The binomial distribution that many of us are more familiar with is a special case of the multinomial distribution, which can have more than two outcomes to a "test". is a common summary of how similar populations are on a genetic level and it is based on the concept of "missing heterozygosity". I was thinking of a way to illustrate the multinomial with the probabilities of genotypes under Hardy-Weinberg assumptions, an allele frequency, , and the degree of missing heterozygosity, .

Here is a small dataset to work with, counts of three genotypes of a SNP with two allelic states in a sample of 30 individuals.

- AA 4
- AT 10
- TT 16

We can go back to the binomial for a moment and estimate the allele frequency. If we ignore genotype (the association between alleles), there are 18 A's and 42 T's.

- A 18
- T 42

So 30% of the alleles are A alleles. With the binomial, the probability of the data given an allele frequency is

where is the number of A alleles and is the number of T alleles.

Plot this in R to visualize the probability of the data given the range of possible allele frequencies.

a=18

t=42

n=a+t

p probx

plot(p, probx, type='l',xlab="allele frequency", ylab="probability",

main="Binomial Probability")

We can find the maximum likelihood point by finding the partial derivative (slope) with respect to , setting it equal to zero, and solving for . First of all the binomial coefficient in the front is a constant so we can remove that for simplicity.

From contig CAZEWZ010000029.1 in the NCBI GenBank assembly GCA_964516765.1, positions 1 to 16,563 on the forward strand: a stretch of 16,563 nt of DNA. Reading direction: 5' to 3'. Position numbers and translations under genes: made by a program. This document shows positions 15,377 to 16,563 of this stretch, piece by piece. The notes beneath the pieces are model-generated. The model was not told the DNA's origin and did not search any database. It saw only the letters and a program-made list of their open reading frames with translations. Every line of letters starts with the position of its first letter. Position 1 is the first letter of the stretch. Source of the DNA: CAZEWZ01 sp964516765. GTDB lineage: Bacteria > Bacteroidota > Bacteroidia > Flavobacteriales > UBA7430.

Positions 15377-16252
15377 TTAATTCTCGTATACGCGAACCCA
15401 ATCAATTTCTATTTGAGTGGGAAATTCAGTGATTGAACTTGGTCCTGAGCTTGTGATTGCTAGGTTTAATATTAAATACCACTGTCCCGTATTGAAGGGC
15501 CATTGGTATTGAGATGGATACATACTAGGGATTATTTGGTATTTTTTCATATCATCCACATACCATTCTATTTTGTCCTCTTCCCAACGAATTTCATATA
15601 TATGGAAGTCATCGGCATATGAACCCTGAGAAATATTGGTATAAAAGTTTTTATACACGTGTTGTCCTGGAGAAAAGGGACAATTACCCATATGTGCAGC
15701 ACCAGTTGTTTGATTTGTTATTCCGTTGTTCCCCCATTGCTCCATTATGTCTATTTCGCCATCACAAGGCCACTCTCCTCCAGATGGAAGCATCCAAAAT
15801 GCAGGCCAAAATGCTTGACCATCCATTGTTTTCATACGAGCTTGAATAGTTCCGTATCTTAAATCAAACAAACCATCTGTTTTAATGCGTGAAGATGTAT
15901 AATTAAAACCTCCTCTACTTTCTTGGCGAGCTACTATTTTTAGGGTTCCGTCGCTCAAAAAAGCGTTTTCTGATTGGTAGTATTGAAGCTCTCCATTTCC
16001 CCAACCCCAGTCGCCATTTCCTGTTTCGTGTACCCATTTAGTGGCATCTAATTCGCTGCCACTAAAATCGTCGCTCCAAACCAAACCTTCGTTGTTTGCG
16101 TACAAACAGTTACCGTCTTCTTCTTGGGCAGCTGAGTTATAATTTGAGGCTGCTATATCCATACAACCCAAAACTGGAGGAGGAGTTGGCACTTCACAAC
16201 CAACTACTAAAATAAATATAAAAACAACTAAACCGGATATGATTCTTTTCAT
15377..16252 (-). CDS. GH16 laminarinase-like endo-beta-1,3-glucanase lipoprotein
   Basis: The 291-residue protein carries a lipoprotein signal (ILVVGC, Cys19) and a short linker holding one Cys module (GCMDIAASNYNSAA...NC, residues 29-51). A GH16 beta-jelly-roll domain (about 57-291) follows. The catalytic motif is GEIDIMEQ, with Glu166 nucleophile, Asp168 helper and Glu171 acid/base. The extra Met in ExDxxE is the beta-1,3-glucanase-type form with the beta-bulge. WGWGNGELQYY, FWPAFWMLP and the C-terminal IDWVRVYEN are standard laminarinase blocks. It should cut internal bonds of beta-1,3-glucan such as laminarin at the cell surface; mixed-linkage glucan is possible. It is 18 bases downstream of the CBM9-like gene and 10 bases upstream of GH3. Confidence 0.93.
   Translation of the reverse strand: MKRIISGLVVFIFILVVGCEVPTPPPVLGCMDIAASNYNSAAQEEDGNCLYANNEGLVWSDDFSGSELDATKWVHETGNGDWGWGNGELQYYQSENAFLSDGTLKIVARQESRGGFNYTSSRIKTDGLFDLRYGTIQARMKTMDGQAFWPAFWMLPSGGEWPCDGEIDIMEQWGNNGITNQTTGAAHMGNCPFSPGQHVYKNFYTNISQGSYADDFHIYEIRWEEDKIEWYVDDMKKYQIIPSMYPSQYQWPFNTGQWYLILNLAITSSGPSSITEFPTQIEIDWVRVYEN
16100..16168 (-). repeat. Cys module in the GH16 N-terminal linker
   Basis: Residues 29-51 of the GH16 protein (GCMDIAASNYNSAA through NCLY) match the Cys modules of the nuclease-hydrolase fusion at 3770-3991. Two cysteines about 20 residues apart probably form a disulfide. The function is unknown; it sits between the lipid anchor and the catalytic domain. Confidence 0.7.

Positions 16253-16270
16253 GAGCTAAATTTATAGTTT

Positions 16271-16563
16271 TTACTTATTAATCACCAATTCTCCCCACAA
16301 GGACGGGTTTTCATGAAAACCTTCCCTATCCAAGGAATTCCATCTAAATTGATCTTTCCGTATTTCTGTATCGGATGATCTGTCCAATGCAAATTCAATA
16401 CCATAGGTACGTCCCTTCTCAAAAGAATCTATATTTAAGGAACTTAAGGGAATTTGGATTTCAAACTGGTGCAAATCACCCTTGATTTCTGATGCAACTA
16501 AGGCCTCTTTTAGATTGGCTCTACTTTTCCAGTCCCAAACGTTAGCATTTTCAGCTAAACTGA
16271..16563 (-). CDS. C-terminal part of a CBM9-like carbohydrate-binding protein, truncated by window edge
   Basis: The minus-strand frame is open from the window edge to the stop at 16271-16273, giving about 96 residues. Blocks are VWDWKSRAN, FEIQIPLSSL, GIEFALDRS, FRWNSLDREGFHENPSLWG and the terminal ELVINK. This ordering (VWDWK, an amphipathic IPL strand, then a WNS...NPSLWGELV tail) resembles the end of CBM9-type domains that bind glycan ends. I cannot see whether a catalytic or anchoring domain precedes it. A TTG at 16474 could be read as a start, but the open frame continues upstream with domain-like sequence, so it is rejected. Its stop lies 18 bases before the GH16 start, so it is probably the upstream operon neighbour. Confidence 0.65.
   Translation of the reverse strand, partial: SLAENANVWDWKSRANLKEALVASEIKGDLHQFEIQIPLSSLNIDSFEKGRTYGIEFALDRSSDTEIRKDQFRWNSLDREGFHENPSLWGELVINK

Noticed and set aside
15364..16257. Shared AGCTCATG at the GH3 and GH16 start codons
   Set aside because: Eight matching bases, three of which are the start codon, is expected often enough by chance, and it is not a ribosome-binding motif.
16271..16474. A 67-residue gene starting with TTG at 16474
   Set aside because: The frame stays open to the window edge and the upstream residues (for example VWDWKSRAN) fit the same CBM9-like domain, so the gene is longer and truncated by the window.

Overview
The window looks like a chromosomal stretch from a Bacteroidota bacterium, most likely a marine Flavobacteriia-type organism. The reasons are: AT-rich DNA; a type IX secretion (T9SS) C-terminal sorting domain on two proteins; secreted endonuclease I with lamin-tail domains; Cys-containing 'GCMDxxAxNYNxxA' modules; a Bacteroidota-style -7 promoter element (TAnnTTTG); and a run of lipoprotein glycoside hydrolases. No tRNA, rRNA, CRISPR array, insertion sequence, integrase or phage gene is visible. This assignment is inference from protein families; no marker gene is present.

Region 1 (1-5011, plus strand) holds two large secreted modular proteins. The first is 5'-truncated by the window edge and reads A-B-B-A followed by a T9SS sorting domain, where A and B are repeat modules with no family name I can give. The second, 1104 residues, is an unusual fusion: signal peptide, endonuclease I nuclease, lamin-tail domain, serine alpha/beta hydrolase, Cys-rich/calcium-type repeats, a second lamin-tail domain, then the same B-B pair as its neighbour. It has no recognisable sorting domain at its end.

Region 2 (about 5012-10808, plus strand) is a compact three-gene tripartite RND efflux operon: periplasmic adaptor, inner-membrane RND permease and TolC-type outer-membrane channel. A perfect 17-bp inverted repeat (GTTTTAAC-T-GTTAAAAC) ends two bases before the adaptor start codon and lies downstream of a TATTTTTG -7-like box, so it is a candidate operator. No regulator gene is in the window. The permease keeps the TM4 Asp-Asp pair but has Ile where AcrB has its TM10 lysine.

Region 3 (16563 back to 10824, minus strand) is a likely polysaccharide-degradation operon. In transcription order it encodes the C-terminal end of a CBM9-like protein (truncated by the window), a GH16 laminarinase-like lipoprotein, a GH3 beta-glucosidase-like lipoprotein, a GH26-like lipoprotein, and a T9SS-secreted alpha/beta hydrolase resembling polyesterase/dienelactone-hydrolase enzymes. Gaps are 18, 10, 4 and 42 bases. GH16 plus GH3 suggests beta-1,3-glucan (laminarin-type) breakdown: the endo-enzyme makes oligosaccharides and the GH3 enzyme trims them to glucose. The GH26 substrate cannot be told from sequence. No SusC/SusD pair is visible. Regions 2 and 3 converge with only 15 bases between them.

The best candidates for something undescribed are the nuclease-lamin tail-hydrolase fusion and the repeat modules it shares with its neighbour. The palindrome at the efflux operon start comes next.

Let's define as the sum of and .

This makes intuitive sense. The best guess for the allele frequency is the number of times it is observed out of the total.

We can also integrate to get the area under the curve. The indefinite integral is

is the ordinary hypergeometric function. First this has to be evaluated at to put it on a scale where the area under the curve sums to one. For and this comes out to .

Evaluating

at the maximum likelihood point, , gives a cumulative probability of 0.4703, which is not far from 0.5, the median of the distribution. You can evaluate it online with this link to Wolfram Alpha:

Evaluating

at for example gives a cumulative probability of 0.9991; so, more than 99% of the curve is below this point and we can say that is significantly less than given the data.

Okay, that was a warm up; now let's do this with the genotypes before adding in .

(more soon. I haven't updated this blog in a while and wanted to get the ball rolling but I keep getting pulled away to do other things.)